Understanding & dealing with Procrastination

Procrastination is a complex, psychological, self-defeating behavior, marked by short-term benefits and long-term costs. It’s the behavior of replacing more urgent actions with less urgent tasks, or putting off impending tasks to a later time, or wanting to avoid the unavoidable things and it affects everyone to some degree. Some people may encounter it as a minor problem, whereas others can experience it as a source of stress and anxiety.

Overall procrastination is becoming a growing problem, especially for working people that have tight schedules causing them to miss deadlines, opportunities and achievements. According to a 2016 study on procrastination and coping, 20-25% of adults worldwide are chronic procrastinators!

Why do people procrastinate?

Procrastination stems from inner feelings, perfectionism, fear of failure and lack of motivation.

Many people lack confidence and this is associated with fear of failure, so they keep pushing back the initiation of a task.  

Procrastinators are often perfectionists, for whom it may be psychologically more acceptable to never tackle a task than to face the possibility of not doing it well.

We naturally tend to avoid difficult things in comparison to those which seem easy to us. Additionally, people will lose their interest and motivation when the return is far away.

Procrastination is also driven by a variety of thoughts and habits but fundamentally, we avoid/put off tasks because we do not believe we’ll enjoy doing them, and want to avoid making ourselves unhappy. It’s a ‘gain vs pain’ matter.

Finally, people may procrastinate when they are overly distracted, bored, fatigued or anxious.

Is procrastination a mental health issue?

It’s important to highlight that although procrastination is not considered a mental health condition per se, it is connected to mental health challenges. Several studies have linked procrastination to depression, anxiety, and low self-esteem. According to the American Psychological Association, procrastination can also play a role in attention-deficit/hyperactivity disorder (ADHD), obsessive compulsive disorder (OCD), and several other conditions.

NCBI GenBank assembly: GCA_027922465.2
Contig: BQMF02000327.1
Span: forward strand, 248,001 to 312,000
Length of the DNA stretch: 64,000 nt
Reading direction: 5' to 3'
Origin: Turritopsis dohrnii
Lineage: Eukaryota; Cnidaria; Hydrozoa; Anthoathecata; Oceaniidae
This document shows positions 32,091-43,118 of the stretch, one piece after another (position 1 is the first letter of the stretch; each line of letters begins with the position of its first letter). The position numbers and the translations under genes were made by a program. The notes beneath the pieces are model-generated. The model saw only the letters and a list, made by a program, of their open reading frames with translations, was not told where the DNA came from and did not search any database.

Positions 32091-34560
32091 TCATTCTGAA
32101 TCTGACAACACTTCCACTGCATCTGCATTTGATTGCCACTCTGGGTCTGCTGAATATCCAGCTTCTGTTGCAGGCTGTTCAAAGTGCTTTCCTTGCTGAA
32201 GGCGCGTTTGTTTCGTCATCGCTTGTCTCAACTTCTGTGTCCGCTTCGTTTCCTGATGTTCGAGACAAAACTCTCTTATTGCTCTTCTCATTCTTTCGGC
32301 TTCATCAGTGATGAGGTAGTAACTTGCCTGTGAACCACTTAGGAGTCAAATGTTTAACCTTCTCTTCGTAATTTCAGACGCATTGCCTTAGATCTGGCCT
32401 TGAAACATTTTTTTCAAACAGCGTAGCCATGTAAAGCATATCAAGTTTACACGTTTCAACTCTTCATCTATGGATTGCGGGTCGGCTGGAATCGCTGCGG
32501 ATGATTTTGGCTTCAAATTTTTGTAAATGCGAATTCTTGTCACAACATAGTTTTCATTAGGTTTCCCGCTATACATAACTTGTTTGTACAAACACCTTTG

What are the potential consequences of procrastination?

  • Lower performance.
  • Low quality work.
  • Reduced well-being (anxiety, stress, poor diet options, insomnia or immune system and gastrointestinal disturbance).
  • Poor impulse control.
  • Negative impacts in personal and professional relationships.

How do we beat procrastination?

Procrastination is a behavior that can be managed and overcome; with the right knowledge, tools, and support.

  •  Set a clear and feasible goal

Goal-setting and clear focus are key in order to start. Try not to overthink it, just begin to work on it. Once you begin, the next steps often flow naturally.

  • Break the task down into smaller chunks

If you feel overwhelmed about a goal/task, inevitably you will procrastinate. If it feels like “too much,” make a plan and break the action points into smaller, more digestible parts. Your brain will register that the tasks are small enough to be handled.

  • Practise your organizational skills

Listing your tasks, prioritizing them, scheduling deadlines and limiting distractions can be a very useful start.

  • Increase Your Motivation

Don’t let your emotions and negative thoughts get in the way of accomplishing what you need to do. We tend to avoid tasks that we’ve identified as lacking value. You could introduce positive thoughts and perhaps a rewarding system that can motivate you every time you complete a task.

  • Try mindfulness practices

People who are mindful, procrastinate less, and people who don’t have any remedy tend to procrastinate more and be more self-critical. Mindfulness helps you be in the present moment, observe without judgment your thoughts and re-unite with your center.

  • Show some self-compassion

If you tend to procrastinate, don’t be hard on yourself. Think that although your present self benefits by avoiding unpleasant work, your future self will pay the price in stress or punishment. Developing self-empathy then, can be an important first step to ending the habit.

Changing a habitual behavior consumes a lot of energy, but you don’t have to go through this phase alone. You can ask the assistance of a professional, such as a Coach or if you have identified that your procrastination is associated with mental conditions, as the ones mentioned above, you can reach a therapist to support you.

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